The military is trying to find out more about the long COVID. Troops who have it worry about their careers

Navy Corpsman Maria Potts-Szoke performs a COVID-19 test on Camp Foster in Okinawa, Japan Jan. 24. The test was part of a study that monitors the long-term health of Marines who previously tested positive for COVID-19. Photo: Alex Fairchild/US Marine Corps

Kara Gormont is the former Chief of Staff of the Defense Health Agency. She has dedicated her career to helping keep service members healthy. But when Gormont developed long COVID in November 2020, she learned firsthand that the military at the time had no process to deal with it.

“I really felt very abandoned by the healthcare system that I had given 28 years of my life to at the time,” Gormont said. “And nobody believed me, nobody believed I was sick, nobody believed I had COVID.”

A year and a half later, she still has symptoms, including gastrointestinal issues and brain fog.

“My doctors themselves didn’t know what was going on,” Gormont said. “I didn’t have a care plan set out with them. They didn’t necessarily agree on what was going on.”

Gormont said she tried to keep working, but couldn’t keep up with the demands of the job. She wanted to take sick leave, but found it difficult. She said she felt judged by her colleagues and feared they thought she was not strong enough to get through her illness.

She eventually left the army.

“I feel very abandoned by them,” she said. “It was traumatic. I will just say it was a very heavy trauma that I will live with the rest of my life to be alone and abandoned.”

Gormont is one of about half a dozen service members who have said they are worried about the future of their military careers because they have long COVID. Most spoke anonymously for fear of reprisals. This is echoed by reports from the Army Times, in which several soldiers said military doctors were not taking their symptoms seriously.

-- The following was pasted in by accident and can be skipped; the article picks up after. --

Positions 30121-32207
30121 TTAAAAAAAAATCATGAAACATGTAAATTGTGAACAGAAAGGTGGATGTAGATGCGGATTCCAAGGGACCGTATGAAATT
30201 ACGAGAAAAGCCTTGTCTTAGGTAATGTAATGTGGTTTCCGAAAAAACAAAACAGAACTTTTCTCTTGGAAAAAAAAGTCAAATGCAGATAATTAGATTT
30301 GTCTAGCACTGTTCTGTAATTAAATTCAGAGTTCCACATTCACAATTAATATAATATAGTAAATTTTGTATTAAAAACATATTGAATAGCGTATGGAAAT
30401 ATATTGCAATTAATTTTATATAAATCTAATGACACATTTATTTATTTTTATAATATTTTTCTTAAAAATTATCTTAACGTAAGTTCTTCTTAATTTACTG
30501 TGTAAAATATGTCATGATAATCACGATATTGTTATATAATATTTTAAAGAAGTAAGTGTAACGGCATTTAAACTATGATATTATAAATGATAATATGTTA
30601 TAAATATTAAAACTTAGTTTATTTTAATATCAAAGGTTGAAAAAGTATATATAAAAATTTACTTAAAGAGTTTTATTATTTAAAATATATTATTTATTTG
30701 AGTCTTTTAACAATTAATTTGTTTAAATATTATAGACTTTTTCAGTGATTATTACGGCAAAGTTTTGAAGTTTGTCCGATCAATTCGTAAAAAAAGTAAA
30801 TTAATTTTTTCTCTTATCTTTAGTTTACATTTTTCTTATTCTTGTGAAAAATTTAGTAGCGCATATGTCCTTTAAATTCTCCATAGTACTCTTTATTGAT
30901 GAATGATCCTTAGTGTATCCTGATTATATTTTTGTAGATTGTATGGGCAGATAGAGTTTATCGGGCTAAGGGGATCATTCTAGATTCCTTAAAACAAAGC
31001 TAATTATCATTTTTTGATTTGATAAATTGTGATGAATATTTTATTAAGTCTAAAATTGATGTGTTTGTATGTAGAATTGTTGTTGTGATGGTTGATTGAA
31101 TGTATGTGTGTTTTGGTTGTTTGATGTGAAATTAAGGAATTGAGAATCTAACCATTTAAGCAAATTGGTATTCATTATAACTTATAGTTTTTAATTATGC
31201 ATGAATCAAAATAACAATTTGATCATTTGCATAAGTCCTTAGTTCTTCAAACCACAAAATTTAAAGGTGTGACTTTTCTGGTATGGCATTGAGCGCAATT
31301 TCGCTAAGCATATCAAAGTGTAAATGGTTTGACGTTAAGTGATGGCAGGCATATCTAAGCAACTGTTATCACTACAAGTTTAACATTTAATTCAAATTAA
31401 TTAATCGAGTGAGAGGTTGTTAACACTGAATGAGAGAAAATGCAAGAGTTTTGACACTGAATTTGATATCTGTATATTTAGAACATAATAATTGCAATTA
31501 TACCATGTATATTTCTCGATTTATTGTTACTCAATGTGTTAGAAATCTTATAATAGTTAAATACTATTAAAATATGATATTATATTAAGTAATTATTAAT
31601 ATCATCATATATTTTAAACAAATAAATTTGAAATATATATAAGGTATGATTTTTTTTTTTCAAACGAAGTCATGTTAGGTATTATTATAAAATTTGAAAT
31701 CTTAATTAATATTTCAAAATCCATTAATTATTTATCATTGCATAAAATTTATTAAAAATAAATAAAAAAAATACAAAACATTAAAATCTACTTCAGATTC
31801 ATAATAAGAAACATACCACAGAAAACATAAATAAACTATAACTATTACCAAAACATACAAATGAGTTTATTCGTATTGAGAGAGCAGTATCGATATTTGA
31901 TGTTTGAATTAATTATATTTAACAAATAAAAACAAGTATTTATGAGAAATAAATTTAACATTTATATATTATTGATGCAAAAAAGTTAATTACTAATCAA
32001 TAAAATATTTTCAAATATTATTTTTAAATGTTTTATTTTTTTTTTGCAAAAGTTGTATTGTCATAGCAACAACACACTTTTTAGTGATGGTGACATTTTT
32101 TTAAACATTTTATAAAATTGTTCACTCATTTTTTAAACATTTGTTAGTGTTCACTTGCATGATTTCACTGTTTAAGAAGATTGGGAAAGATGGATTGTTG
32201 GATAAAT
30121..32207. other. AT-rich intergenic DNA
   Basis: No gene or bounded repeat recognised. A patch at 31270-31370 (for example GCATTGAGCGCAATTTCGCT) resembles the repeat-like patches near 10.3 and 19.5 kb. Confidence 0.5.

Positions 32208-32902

Estimates vary widely on the number of Americans with long-term COVID, also known as post-COVID syndrome or long-term COVID. A March report from the US Government Accountability Office put the total at between 7.7 million and 23 million people. People who suffer from it, sometimes called “long haulers”, have symptoms such as headaches, shortness of breath, cough and cognitive problems.

An international study concluded that more than 40% of people with long-term COVID had to cut their jobs.

Pentagon leaders have said troops with long COVID should come forward. The Department of Defense said it has resources to help, including physical, emotional and cognitive treatment.

“A longstanding COVID clinic has been established in San Antonio, where there is a high population of Department of Defense beneficiaries,” said Air Force Col. Jennifer Garrison, deputy director of personnel for the Defense Health Agency. “We are also managing many primary care mental health individuals and clinics and other specialties based on COVID-related symptoms.”

The army is also continuing to study the matter. Last year, the Naval Medical Research Center began examining the long-term effects of the virus on Marines.

“It seems like the military is coming in now and realizing that there is something called long COVID and people are suffering so much with their symptoms because of it,” said Kathy Morgenstern of Survivor Corps, a group for people who have COVID-19 treaty.

The Pentagon has not released statistics on the number of soldiers with long-term COVID symptoms.

This story was produced by the American Homefront Project, a public media collaboration that reports on American military life and veterans. Funding comes from the Corporation for Public Broadcasting.

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